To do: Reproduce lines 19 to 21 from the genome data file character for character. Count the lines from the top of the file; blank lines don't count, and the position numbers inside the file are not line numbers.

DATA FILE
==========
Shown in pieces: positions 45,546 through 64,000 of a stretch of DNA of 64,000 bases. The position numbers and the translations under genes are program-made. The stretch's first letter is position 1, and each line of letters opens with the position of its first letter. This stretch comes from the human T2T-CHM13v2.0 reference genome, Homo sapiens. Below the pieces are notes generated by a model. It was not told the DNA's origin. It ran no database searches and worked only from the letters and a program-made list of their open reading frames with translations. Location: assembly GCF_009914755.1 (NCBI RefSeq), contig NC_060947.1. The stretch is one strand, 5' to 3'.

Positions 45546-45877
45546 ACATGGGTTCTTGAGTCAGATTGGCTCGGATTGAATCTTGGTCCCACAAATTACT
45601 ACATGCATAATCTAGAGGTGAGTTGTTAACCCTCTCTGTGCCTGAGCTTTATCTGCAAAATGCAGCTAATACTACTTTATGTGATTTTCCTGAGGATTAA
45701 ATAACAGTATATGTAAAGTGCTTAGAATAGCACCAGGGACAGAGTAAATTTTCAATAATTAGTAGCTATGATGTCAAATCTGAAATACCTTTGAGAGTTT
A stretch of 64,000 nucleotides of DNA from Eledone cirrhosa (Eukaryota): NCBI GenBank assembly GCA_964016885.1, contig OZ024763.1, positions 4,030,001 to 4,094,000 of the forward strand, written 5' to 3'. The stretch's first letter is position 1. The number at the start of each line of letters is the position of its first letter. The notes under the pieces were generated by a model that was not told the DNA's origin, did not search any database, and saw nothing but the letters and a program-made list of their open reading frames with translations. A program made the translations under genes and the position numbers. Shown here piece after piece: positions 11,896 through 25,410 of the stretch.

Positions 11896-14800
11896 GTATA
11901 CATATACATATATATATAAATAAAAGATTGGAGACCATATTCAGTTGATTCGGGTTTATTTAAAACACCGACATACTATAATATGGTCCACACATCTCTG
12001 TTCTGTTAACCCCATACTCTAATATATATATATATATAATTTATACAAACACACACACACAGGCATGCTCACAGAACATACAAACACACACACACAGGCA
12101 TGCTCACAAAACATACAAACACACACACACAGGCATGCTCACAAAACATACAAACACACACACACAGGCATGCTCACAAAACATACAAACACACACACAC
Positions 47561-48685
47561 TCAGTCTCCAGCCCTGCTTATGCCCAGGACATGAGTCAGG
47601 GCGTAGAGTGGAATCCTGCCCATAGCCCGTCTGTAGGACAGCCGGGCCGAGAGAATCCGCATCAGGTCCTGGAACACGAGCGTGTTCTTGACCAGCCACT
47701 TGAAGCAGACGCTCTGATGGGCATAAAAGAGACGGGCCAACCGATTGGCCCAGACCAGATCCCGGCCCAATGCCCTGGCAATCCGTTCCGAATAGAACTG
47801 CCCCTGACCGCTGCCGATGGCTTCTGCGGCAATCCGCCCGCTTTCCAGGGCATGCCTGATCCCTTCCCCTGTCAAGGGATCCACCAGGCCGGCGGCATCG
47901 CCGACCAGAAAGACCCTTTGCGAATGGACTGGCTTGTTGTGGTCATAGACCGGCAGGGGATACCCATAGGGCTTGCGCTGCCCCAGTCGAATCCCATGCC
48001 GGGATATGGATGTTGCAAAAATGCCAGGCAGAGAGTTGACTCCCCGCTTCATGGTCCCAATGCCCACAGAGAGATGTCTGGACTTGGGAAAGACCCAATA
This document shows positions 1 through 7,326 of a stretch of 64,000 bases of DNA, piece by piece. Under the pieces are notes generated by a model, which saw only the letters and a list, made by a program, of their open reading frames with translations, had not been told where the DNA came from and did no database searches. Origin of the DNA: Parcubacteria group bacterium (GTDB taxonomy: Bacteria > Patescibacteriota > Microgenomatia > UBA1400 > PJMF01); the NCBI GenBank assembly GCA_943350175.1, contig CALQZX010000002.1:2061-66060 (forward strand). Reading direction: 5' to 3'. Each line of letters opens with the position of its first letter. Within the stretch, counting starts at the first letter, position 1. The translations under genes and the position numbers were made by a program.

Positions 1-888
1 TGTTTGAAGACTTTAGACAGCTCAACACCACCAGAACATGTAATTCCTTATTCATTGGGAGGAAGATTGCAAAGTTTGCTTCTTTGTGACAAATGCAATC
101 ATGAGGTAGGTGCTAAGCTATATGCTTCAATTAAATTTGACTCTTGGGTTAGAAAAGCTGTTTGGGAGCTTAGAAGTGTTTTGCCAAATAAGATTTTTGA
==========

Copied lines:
This document shows positions 1 through 7,326 of a stretch of 64,000 bases of DNA, piece by piece. Under the pieces are notes generated by a model, which saw only the letters and a list, made by a program, of their open reading frames with translations, had not been told where the DNA came from and did no database searches. Origin of the DNA: Parcubacteria group bacterium (GTDB taxonomy: Bacteria > Patescibacteriota > Microgenomatia > UBA1400 > PJMF01); the NCBI GenBank assembly GCA_943350175.1, contig CALQZX010000002.1:2061-66060 (forward strand). Reading direction: 5' to 3'. Each line of letters opens with the position of its first letter. Within the stretch, counting starts at the first letter, position 1. The translations under genes and the position numbers were made by a program.

Positions 1-888
1 TGTTTGAAGACTTTAGACAGCTCAACACCACCAGAACATGTAATTCCTTATTCATTGGGAGGAAGATTGCAAAGTTTGCTTCTTTGTGACAAATGCAATC